“I am not gunning to be the number one agency, I am looking to be a good, respectable and profitable agency. We start with knowledge and the first thing I am doing is strengthening our knowledge resources. Because that, I believe is the starting point of our demonstration. We will look forward for integrated communication solutions. I think we are best with challenger brands and that is what I want to focus on.”
Chintamani Rao has seen both sides of the table in his 36 years of experience with the Indian advertising and media industry. He began his career with advertising agency networks such as Lintas (now Lowe), Ogilvy & Mather and McCann Worldgroup. He then moved to the other side of the table and joined the Indian news broadcasting side, where he worked with companies such as India TV and Times Global Broadcasting. It was not long before he returned to advertising side of the business, when he joined R K Swamy Group as the President of R K Swamy Media Group in 2010.
His role at McCann Worldgroup saw him work not only in the mainline advertising discipline but later also on the media services (Universal McCann), CRM (MRM Partners) and healthcare (McCann Healthcare) parts of the business. As CEO of India TV, he oversaw the channel’s growth to being one of the strongest players in the domain. He retired from The Times Group as Vice Chairman of Times Global Broadcasting and advisor to Times Private Treaties.
Back with the R K Swamy Media Group, Rao brings an overall perspective on some of the challenges facing the industry and what one can expect in days ahead. He speaks on some of these subjects in this conversation with Noor Fathima Warsia.
Q. When you were leaving the Times of India Group, Mid-2010, the general impression was that you are retiring but you announced your decision to join R K Swamy Media Group, bringing you back to media agency. What triggered this?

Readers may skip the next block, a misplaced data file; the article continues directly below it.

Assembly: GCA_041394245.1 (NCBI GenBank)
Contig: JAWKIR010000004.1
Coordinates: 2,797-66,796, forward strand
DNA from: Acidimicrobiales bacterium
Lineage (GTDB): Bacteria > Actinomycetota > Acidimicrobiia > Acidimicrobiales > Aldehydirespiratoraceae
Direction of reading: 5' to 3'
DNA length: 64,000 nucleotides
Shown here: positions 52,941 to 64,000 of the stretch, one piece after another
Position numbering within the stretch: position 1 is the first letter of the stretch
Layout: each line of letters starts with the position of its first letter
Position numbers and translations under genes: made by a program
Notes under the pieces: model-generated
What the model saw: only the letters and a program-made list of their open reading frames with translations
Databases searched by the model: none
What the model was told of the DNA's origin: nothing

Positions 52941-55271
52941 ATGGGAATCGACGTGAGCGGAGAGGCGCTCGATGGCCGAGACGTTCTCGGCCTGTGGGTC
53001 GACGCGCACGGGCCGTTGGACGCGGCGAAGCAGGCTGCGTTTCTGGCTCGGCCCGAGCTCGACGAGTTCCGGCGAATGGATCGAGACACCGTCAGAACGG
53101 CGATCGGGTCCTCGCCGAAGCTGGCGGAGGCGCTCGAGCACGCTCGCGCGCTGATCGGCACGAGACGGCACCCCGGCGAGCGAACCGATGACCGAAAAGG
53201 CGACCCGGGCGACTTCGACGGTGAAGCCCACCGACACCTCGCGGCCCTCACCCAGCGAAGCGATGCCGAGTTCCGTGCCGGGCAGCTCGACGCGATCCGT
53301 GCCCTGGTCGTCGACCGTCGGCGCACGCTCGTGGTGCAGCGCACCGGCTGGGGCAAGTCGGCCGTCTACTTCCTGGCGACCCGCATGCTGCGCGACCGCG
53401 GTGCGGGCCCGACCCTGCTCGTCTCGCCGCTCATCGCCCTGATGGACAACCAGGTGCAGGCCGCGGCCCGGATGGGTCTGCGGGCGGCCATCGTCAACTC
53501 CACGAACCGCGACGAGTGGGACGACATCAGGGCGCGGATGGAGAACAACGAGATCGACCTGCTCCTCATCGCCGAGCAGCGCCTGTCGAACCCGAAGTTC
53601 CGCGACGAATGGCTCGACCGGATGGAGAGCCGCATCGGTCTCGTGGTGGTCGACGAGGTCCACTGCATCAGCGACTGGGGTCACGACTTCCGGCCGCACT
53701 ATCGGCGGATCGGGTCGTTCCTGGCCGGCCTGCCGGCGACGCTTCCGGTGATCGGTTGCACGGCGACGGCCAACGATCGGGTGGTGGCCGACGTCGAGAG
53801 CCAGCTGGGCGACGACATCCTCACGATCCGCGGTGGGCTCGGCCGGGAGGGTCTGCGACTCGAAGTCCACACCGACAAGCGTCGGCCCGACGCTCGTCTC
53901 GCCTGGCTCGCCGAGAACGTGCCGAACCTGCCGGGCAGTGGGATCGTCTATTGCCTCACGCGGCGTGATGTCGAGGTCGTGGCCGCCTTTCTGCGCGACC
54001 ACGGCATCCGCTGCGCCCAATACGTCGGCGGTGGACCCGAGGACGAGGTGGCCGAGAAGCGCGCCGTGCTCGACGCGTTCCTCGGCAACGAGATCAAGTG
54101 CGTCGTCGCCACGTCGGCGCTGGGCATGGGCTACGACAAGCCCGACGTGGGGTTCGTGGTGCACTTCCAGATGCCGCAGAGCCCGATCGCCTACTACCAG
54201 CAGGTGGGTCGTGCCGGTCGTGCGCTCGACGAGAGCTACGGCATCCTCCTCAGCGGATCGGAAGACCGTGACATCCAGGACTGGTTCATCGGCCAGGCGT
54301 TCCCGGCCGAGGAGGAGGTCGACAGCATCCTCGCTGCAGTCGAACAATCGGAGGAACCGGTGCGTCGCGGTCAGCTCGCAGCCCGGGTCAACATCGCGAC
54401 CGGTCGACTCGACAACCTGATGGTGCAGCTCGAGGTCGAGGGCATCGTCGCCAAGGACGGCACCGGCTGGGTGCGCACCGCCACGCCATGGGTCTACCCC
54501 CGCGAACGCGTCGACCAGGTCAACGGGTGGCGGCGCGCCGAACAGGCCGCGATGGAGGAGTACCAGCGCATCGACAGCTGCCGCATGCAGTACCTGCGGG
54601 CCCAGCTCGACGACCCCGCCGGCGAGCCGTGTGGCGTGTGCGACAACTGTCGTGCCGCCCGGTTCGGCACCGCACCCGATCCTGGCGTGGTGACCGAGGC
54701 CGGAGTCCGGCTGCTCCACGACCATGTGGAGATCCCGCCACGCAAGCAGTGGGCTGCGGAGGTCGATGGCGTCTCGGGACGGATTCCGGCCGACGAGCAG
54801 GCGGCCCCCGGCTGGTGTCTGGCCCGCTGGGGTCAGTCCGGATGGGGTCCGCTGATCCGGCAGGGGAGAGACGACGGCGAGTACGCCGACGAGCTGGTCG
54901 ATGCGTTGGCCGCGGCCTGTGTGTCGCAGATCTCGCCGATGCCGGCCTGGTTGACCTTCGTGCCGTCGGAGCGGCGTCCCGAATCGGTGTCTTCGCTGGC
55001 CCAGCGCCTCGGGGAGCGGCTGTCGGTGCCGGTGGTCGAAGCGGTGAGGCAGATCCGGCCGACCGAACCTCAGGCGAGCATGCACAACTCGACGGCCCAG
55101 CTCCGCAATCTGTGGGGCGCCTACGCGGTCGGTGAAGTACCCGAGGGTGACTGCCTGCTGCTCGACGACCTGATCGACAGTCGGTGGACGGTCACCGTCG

I had retired from Times, and that part was certain for me. But I was not ready to retire from work. At that time, Sunder (Swamy) and Shekhar (Swamy) offered me this role. I did not have anything particular in mind, as in, I had no preset ideas what I wanted to do afterwards, except that I was not physically or mentally ready to retire. When Sunder and Shekhar said they wanted me to come and work with R K Swamy Media Group it fell in place. After all, this is something that I have done before, it’s familiar territory, I know them very well. I left this company 30 years ago, so it was homecoming of sorts.
Q. 2010 was a tough year for Media Direction. A lot of businesses were leaving the company or were being pitched for. How was the situation handled?
It’s not just about 2010. From an industry viewpoint, times are going to be difficult for non-multinational agencies that are seeing change in relations with international partners and multinationals making way in India. Multinational businesses, which are used to global or regional alignment, will be lost and there is very little you can do about it. There are cases where you can add value to client’s business to the extent that the client values it so much that they are willing to go against alignment, which again is not always possible, since there are many layers to such decision making. The second thing in the media business is what I call ‘the perception of values’. Somehow, value has become about how cheap you can buy and that (cheap value) you can get only in big agencies. The logic seems to be that big agencies are about buying cheap. The bigger you are, the more you buy, the more you buy, the cheaper you buy, and so I go to bigger agencies, for I think I would get better rates. But that is not the right perception…
Q. But isn’t this the industry, where perception is reality?
Of course it is, but my point here is that it’s not true that larger agencies necessarily buy cheap. I have been there, I have seen it. Agencies give you the wrong advice simply because they are so focused on delivering something cheap, particularly because they pretty much don’t care what they buy as long as they buy cheap. I know of cases where planning is led by rates, and I will sell you what I can buy cheap, as long as I keep you impressed. Now, one may wonder how long this will last, but apparently it does last. So in the current scenario, I would be worried if my ambition was to be the number one agency, but it is not.
Q. The years 2009 and 2010 saw an unusually high amount of pitches in our country, and we have even seen big businesses moving. What do you think that led to this high-pitch mode?